Snowflakes originate from countless water molecules that initially come together in small groups as a result of a weak attractive force between oxygen and hydrogen atoms. The same forces subsequently organize the groups into a frozen molecular crystal, a perfectly organized lattice of molecules. Finally, several molecular crystals join to form a snowflake. Scientists have realized for sometime that the force that assembles molecules into natural crystal can be utilized to produce a variety of important materials. They have determinate the structure of more than 90,000 molecular crystals, the most common examples are aspirin and mothballs.
In recent years, researches have study how molecules organize themselves to form crystals in the hope of better understanding why molecules and what conditions will produce molecular crystals with unusual and useful proprieties. Scientists are sure that the material proprieties of a crystal depend in large part on the organization of the molecules in the crystal, yet they know little about the factors controlling the assembling of such crystals.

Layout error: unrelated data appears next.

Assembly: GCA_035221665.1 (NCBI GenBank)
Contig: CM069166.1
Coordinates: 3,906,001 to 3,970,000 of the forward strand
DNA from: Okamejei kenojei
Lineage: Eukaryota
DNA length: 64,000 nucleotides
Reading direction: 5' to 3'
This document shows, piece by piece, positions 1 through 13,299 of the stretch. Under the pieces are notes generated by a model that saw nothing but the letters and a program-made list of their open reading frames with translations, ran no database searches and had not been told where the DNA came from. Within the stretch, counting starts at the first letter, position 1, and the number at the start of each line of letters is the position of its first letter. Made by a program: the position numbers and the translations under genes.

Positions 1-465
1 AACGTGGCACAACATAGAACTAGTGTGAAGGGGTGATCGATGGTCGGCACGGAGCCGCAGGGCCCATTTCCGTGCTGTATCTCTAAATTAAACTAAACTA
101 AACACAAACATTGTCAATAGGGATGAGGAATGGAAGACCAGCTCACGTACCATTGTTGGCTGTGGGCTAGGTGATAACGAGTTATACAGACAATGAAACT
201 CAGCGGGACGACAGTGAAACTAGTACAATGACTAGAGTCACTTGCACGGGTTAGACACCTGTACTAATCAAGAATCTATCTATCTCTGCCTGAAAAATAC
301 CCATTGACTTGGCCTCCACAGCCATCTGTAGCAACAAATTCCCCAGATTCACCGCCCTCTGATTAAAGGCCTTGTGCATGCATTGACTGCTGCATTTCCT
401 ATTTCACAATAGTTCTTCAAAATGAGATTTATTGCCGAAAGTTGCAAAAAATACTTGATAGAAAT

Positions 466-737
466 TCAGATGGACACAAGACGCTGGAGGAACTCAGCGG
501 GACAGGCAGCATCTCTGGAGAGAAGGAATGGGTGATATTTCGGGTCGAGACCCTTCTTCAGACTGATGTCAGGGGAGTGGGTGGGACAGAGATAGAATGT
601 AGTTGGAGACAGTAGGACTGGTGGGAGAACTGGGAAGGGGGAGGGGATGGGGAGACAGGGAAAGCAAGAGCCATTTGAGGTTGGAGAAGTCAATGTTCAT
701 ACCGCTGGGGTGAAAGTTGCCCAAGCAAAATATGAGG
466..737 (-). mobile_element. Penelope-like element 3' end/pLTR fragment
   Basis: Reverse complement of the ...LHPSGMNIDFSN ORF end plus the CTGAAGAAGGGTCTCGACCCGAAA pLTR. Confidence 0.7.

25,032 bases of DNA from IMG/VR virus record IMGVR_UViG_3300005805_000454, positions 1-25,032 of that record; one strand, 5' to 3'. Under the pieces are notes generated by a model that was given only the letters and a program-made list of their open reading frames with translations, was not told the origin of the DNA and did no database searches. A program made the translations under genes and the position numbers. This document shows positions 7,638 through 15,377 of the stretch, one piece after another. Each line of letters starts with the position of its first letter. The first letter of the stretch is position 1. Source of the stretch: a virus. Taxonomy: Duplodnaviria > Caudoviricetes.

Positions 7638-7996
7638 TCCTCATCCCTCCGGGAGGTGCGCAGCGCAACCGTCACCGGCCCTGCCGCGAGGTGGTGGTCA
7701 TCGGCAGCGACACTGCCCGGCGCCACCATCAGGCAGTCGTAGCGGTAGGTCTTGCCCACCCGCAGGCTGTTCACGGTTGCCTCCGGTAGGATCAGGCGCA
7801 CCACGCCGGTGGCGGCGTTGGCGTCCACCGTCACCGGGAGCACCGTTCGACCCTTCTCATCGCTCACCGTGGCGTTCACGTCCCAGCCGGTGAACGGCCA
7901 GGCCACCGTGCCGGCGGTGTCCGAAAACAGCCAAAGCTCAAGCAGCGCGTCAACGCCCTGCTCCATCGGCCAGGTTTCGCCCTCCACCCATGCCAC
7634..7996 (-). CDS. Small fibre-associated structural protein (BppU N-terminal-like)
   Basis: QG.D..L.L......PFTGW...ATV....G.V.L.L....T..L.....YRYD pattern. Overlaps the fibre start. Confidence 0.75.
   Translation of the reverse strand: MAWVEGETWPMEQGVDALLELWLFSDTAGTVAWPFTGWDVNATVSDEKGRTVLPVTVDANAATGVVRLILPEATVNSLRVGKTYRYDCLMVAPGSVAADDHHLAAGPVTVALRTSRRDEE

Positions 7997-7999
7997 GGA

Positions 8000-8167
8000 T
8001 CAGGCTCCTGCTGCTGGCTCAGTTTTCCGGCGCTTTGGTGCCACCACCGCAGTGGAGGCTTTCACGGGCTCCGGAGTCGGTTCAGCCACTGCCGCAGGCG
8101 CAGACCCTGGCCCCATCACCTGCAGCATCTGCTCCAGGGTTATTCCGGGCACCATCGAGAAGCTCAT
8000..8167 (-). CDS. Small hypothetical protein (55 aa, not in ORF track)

Synthesizing a molecular crystal is similar to designing a building. Before construction can begin, the architect specifies the shapes and sizes of the girders and the numbers and placement of the rivets. Similarly, to produce new molecules of crystals, chemists must choose molecules of the appropriated sizes and shapes and select the molecular force that we hold the crystal together. A chemist can normally find many molecules of various shapes and sizes but the challenge is to find once that assemble in a predictable form.